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What has your experience been?

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Comments

  • Ditto for me on 2Fategghead and GG. I find new lump takes longer to get to temp, but not much. The MAPP makes it so much easier to start 'er up than anything else I have tried, regardless of old or new.

    Smokin'Stogies in Exton, Pa with my wife and our four dogs; Sully and Boo the Newfoundlands, Murphy the Irish Setter and Alli the Beagle/Lab mix. 

    Eggers Prayer-

    Our egg, which art in sizes, hallowed be thy smoke, thy will be grilled, at home as it is at eggfest. Give us this clay our daily brisket and forgive us our rubs, as we forgive those who gas grill against us, and lead us not to flashback but deliver us from overnighters. For thine is the grill, the smoke, the egg. Let's eat!

  • Ditto for me on 2Fategghead and GG. I find new lump takes longer to get to temp, but not much. The MAPP makes it so much easier to start 'er up than anything else I have tried, regardless of old or new.

    Smokin'Stogies in Exton, Pa with my wife and our four dogs; Sully and Boo the Newfoundlands, Murphy the Irish Setter and Alli the Beagle/Lab mix. 

    Eggers Prayer-

    Our egg, which art in sizes, hallowed be thy smoke, thy will be grilled, at home as it is at eggfest. Give us this clay our daily brisket and forgive us our rubs, as we forgive those who gas grill against us, and lead us not to flashback but deliver us from overnighters. For thine is the grill, the smoke, the egg. Let's eat!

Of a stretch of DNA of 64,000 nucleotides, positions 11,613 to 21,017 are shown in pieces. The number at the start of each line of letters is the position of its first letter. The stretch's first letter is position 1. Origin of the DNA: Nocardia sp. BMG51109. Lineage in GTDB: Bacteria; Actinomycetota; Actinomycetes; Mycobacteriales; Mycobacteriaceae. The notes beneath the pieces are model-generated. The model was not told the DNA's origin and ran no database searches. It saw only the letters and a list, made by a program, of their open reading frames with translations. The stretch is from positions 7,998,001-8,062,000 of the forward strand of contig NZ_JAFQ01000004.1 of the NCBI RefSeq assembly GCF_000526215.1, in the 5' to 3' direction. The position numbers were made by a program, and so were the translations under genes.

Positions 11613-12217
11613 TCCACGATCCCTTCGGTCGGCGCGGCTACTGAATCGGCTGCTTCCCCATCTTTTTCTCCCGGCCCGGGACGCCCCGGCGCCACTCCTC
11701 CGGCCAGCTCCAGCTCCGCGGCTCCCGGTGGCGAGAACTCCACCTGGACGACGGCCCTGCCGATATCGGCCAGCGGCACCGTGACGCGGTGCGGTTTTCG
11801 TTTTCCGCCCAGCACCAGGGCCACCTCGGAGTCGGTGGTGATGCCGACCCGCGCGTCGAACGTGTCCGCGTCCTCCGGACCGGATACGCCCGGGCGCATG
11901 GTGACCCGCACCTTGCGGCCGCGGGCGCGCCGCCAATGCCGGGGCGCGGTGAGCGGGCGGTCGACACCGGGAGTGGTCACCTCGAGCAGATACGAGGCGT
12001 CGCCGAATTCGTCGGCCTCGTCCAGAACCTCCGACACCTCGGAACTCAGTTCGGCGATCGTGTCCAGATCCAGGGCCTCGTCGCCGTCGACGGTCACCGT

• too much thinking, you're making my brain hurt! :laugh:

    Of everyone who finds the used lump ignites faster and gets up to temp quicker- is there anyone who does not start their fire with some kind of torch?

    that might be the difference.
  • Clay QClay Q Posts: 4,435
    Morning Ben.
    The fire will burn downward twards the grate, the source of air flowing into the firebox. When adding fresh lump to recharge an established fire the burn must climb in the opposite direction of the air source hence the difficulty of clearing out startup smoke/stink.

    Geee, it's another beautiful day! Think I'll fire up the small egg and roast squash for dinner. The large egg will be busy with pan fried catfish. :)

    Have a nice day Ben.
  • Clay QClay Q Posts: 4,435
    I build a new fire each time I start up an egg using the old lump from the previous fire in a chimney and it starts up faster than fresh lump. It's pre-conditioned. ;)
  • Sounds like a wonderful idea, Clay. I might have to join you on the squash. I've got a few dozen squash in several varieties from the garden. 'Tis the season! I'm thinking acorn squash, grilled potato rounds, and chicken thighs.
  • Clay QClay Q Posts: 4,435
    Yummmmy.

    I've been cooking thighs skinless/boneless. One way I make'em, marinated in olive oil and lemon juice, cracked pepper, Dizzy Pig Swamp Venom and salt. No skin, less fat, more flavor and easy to eat.
    Have fun cooking. I have delicata and butternut squash.
  • Sounds delicious, Clay. Might have to give that a try tonight.